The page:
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Preparing for Stressful Situations: Visualization and Mental Models

Have you ever had someone say you should try visualization? In my mind, visualization can come across cheesy. I don't know about you, but when I close my eyes to visualize, all I see is pitch dark. In the 90s, there were magic eye books where if you looked at the image close enough and long enough, you were supposed to see a 3D object. I never saw anything! That's what visualization can feel like to me- other people see things, and I see nothing.

In this article, we will discuss how you can prepare for stressful situations by utilizing visualization and mental models. We'll discuss what these tools are, what the benefits are, and how you can use them.

1. What are visualization and mental models?

Visualization is when we have a picture in our mind, and we play it out like a movie. For example, Alex Honnold, who climbed Yosemite's El Capitan without ropes, repeatedly visualized the route he would take before his famous climb.

Mental models are similar to visualization, but mental models add the component of past experience. I take the concept of mental models from the book Smarter, Faster, Better by Charles Duhigg. In the book, Charles references an 80s study by Klein associates, where they studied workers in high-pressure situations. One study cites a NICU intensive nurse who saved a premature baby's life due to her mental models. In the study, there was a baby in the NICU that looked fine, the vitals looked good, and the baby wasn't crying. As a result, the nurse responsible for the baby did not sense any imminent danger. However, there was a nurse named Darlene, who picked up on subtle cues. As Darlene walked by the baby, she noticed the skin color was slightly off, the belly distended, and the blood in the band-aid had a unique color. Based on her experience Darlene had a mental model of what a healthy baby looked like, and when the baby didn't match her mental model, alarm bells went off. Therefore, she warned the attending doctor. After testing, they found the baby had early stages of sepsis, a life-threatening infection. Due to Darlene's experience and possessing mental models of healthy newborns, she was able to pick up on subtle clues.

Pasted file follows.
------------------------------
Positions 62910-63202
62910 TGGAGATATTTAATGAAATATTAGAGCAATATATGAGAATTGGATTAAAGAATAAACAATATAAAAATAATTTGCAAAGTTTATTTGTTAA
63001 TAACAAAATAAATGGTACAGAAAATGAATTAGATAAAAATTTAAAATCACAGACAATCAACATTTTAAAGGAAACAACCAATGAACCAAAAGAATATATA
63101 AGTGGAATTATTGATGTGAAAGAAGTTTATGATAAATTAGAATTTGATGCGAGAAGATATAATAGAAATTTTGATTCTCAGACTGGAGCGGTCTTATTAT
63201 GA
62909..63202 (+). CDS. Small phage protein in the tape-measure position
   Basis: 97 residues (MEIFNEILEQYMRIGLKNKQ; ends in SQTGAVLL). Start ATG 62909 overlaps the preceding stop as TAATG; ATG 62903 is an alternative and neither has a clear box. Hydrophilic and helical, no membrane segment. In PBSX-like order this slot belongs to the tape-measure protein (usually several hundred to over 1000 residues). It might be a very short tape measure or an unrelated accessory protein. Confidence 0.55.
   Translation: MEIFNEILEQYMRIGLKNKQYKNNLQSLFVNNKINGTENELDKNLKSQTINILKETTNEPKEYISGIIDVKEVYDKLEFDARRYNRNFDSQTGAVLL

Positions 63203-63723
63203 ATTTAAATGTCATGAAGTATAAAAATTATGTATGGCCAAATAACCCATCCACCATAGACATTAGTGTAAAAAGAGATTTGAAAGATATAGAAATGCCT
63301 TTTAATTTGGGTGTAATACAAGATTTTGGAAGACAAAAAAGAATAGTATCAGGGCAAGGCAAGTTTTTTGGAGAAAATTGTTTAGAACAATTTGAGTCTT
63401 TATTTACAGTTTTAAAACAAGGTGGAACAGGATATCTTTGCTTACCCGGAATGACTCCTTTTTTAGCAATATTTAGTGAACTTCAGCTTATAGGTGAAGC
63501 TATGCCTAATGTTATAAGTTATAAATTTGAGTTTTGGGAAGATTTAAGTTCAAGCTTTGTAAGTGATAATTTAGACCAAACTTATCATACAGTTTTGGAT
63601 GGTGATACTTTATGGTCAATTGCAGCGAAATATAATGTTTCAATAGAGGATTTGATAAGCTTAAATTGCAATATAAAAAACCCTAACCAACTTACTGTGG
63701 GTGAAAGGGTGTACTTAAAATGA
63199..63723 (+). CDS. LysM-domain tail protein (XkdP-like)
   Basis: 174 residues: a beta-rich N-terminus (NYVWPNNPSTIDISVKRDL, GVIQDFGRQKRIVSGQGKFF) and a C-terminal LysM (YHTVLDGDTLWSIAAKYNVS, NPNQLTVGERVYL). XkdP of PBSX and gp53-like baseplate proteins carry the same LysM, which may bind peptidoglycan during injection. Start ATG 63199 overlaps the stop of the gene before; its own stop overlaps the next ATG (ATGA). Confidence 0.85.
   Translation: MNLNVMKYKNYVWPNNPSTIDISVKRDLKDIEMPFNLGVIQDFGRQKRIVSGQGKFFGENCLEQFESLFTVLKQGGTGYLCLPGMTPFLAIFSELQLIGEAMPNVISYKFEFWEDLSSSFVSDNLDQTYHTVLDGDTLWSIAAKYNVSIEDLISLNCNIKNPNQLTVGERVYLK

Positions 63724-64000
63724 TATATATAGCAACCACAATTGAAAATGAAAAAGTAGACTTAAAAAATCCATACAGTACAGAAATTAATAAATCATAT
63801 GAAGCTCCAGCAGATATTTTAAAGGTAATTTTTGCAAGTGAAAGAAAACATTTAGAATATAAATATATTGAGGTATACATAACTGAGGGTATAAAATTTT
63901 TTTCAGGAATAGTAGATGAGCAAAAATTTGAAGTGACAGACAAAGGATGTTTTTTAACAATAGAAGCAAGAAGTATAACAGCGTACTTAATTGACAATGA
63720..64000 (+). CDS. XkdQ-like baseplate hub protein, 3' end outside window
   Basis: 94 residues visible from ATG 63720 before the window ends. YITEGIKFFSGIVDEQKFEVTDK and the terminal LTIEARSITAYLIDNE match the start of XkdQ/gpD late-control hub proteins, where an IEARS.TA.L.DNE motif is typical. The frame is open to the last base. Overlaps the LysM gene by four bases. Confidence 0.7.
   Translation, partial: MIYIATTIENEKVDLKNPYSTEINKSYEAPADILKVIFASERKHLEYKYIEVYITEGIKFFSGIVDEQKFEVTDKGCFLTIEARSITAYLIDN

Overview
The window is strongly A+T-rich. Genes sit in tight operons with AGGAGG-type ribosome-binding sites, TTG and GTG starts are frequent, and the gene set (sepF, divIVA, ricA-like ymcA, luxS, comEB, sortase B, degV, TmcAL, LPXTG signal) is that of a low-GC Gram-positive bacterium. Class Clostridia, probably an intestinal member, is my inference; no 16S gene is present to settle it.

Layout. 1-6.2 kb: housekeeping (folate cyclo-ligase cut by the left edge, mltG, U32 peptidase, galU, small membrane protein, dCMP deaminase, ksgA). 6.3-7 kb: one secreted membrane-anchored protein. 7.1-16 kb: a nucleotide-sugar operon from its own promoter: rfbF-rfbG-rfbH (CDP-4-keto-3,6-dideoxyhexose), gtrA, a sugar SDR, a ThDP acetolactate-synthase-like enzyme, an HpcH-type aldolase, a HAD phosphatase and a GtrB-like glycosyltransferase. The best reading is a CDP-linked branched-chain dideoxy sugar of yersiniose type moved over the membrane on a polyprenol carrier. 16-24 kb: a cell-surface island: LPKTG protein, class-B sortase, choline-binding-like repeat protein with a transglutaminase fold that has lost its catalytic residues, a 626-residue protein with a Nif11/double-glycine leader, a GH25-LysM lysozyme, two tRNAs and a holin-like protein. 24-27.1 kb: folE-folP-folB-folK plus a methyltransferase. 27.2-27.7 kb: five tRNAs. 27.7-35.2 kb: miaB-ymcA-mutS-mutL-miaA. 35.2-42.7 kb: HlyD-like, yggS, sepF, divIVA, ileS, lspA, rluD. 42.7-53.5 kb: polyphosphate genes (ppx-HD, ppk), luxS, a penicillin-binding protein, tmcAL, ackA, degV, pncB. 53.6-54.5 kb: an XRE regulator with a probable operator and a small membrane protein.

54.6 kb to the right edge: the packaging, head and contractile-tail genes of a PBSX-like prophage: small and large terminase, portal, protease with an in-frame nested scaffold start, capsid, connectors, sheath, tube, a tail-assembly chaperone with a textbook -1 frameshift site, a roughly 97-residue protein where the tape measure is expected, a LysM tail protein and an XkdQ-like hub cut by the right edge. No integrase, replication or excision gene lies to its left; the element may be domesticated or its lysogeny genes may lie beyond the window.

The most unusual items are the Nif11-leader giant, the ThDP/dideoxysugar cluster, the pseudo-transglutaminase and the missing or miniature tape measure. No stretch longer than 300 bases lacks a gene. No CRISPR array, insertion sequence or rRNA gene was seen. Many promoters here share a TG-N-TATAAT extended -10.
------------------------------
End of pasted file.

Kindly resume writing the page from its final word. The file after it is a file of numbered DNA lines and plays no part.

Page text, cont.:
Alex Honnold, also known as human spider-man, has built up a reservoir of mental models for challenging climbing situations based on his experience. Therefore, his mental models enabled him to visualize a much more detailed climb with various scenarios, such as if his grip started to weaken, the threat of wind, or any other challenge he might face. The combination of visualization and mental models enabled him to complete one of the most amazing feats in human history. Alex Honnold said:

"If, I'm climbing rope-less, then I'll think through what it'll feel like to be in certain positions, because some kinds of movements are insecure. Therefore, they're scarier than other types of moves. As a result, it's important to me to think through how that'll feel when I'm up there so that when I'm climbing, it won't suddenly be like oh my Gosh, this is really scary! I know that it's supposed to be scary, I know that's going to be the move, I know what it'll feel like, and I just do it."